In the Beginning
In Stern v. Marshall,131 S. Ct. 2594 (2011), this Court held that Article III of the United States Constitution precludes Congress from assigning certain “core” bankruptcy proceedings involving private state law rights to adjudication by non-Article III bankruptcy judges. Applying Stern, the court of appeals for the Ninth Circuit held that a fraudulent conveyance action is subject to Article III. The court further held, in conflict with the Sixth Circuit, that the Article III problem had been waived by petitioner’s litigation conduct, which the court of appeals construed as implied consent to entry of final judgment by the bankruptcy court. The court of appeals also held, in conflict with the Seventh Circuit, that a bankruptcy court may issue proposed findings of fact and conclusions of law, subject to a district court’s de novo review, in “core” bankruptcy proceedings where Article III precludes the bankruptcy court from entering final judgment. The court of appeals’ decision presented the following questions, about which there is considerable confusion in the lower courts in the wake of Stern:
- Whether Article III permits the exercise of the judicial power of the United States by bankruptcy courts on the basis of litigant consent, and, if so, whether “implied consent” based on a litigant’s conduct, where the statutory scheme provides the litigant no notice that its consent is required, is sufficient to satisfy Article III.
- Whether a bankruptcy judge may submit proposed findings of fact and conclusions of law for de novo review by a district court in a “core” proceeding under 28 U.S.C. 157(b).
In The Middle
In Executive Benefits Insurance Agency v. Arkinson, 573 U.S. ___ (June, 2014) (In re Bellingham) the Court held, “[W]hen a bankruptcy court is presented with such a claim, the property court is to issue proposed findings of fact and conclusions of law. The district court will then review the claim de novo and enter judgment. This approach accords with the bankruptcy statute and does not implicate the constitutional defect identified by Stern.” Read more about the issues Here. The Court passed on the ‘consent’ issue because even if the Bankruptcy Court’s entry of judgment was invalid, the District Court’s de novo review and entry of its own final judgment cured any error, eliminating any issue on consent. Just call it ‘judicial efficiency.’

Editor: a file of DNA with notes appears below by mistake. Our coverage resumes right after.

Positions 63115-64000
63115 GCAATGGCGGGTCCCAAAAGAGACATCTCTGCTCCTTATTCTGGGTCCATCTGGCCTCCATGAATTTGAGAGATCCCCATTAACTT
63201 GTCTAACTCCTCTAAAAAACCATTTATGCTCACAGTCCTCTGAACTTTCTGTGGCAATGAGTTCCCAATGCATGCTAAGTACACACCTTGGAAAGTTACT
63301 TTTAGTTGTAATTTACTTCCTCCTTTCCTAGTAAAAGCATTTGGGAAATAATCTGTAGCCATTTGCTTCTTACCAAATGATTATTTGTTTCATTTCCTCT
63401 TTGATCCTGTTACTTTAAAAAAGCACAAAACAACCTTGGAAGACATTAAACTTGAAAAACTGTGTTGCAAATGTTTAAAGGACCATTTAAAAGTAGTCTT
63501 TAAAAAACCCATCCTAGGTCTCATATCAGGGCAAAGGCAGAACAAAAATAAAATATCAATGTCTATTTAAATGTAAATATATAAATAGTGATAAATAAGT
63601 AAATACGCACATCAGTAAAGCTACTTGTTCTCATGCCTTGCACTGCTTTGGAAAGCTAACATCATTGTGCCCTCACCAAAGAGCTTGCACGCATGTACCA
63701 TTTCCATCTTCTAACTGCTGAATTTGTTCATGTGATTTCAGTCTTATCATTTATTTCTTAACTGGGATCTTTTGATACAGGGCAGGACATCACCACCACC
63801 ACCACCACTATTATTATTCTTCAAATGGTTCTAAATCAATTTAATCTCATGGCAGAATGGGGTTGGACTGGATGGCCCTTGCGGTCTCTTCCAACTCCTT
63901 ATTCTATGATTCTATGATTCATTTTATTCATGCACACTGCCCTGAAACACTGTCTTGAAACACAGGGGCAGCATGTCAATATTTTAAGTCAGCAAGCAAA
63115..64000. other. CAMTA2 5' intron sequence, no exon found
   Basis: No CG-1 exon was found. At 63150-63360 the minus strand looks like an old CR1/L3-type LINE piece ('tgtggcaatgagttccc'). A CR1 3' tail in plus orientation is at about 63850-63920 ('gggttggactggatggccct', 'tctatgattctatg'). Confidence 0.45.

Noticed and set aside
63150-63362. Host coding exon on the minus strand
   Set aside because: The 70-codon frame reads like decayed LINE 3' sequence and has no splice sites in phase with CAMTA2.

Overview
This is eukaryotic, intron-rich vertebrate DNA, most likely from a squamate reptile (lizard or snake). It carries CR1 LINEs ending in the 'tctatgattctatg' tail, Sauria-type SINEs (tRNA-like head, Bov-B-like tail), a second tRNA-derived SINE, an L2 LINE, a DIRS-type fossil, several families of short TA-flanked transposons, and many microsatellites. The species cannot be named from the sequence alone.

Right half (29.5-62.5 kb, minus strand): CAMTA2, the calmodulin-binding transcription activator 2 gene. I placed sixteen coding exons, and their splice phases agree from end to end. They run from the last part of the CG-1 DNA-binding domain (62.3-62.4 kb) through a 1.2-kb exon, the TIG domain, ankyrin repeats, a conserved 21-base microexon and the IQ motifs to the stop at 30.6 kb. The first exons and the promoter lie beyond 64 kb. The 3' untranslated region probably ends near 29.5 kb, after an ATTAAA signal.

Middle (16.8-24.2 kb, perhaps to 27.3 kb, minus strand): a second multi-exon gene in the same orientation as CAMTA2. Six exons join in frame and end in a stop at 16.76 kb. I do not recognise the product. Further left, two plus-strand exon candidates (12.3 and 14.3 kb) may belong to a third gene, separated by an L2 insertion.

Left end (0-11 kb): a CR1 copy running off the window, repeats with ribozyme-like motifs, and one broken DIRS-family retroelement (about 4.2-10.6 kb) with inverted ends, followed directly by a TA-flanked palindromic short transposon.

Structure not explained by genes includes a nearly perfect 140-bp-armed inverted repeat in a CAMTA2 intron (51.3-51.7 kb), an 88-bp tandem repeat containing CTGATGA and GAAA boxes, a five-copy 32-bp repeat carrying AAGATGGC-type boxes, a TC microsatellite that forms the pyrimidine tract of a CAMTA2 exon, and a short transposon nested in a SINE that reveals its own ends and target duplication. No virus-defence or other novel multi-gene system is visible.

Our judges are taking these issues very seriously on the grounds that they could either clear or determine matters pending before their court. In federal court, Constitutional Article III judges receive lifetime tenure. The Constitution allows them to create inferior judicial officers, which gave us both Magistrate and Bankruptcy judges. The magnitude of these decisions with the fallout of Stern is nothing short of monumental in terms of potentially undermining the bankruptcy system as we know it. We have Article III federal judges needing additional courtroom space, so they stake their claim in the current bankruptcy courtrooms. At the foundation are federal budget concerns that loom and ultimately impact the federal judiciary with bankruptcy courts experiencing more severe cuts as the economy improves and bankruptcy filings shrink.
In the End
Next up, Wellness Int’l Net-Work, Ltd. v. Sharif, 727 F.ed 751 (7th Cir. 2013), which was decided while Bellingham was pending. “Wellness is Nutty,” said Prof. John Pottow at Central District Consumer Bankruptcy Attorney Association’s (CDCBAA) First Annual James T. King Bankruptcy Symposium entitled In re Bellingham: From the Insiders. Prof. John Pottow of University of Michigan School of Law presented along with Hon. Richard Paez, Ninth Cir. Court of Appeals; and Hon. Meridith Jury, U.S. Bankruptcy Court, Riverside Divsion and B.A.P. Panel Judge with Jon Hayes, President of CDCBAA and of the firm Simon Resnik Hayes, LLC.
The Court granted certiorari and will hear the issues of (1) Whether the Bankruptcy court has the statutory power, under Section 157, to enter final judgment where the plaintiff is seeking a ruling that the debtor is the alter ego of a trust, i.e., is it a cor matter?; and (2) Can the parties consent to entry of final judgment here, i.e., can the right to require an Article III court to hear the matter be waived?
The issues here look to be very narrow, if the Court were to opine solely as they relate to this case. This would leave us with the lower courts to continue to wind through varying interpretations as they arise. Where do you think these issues are headed?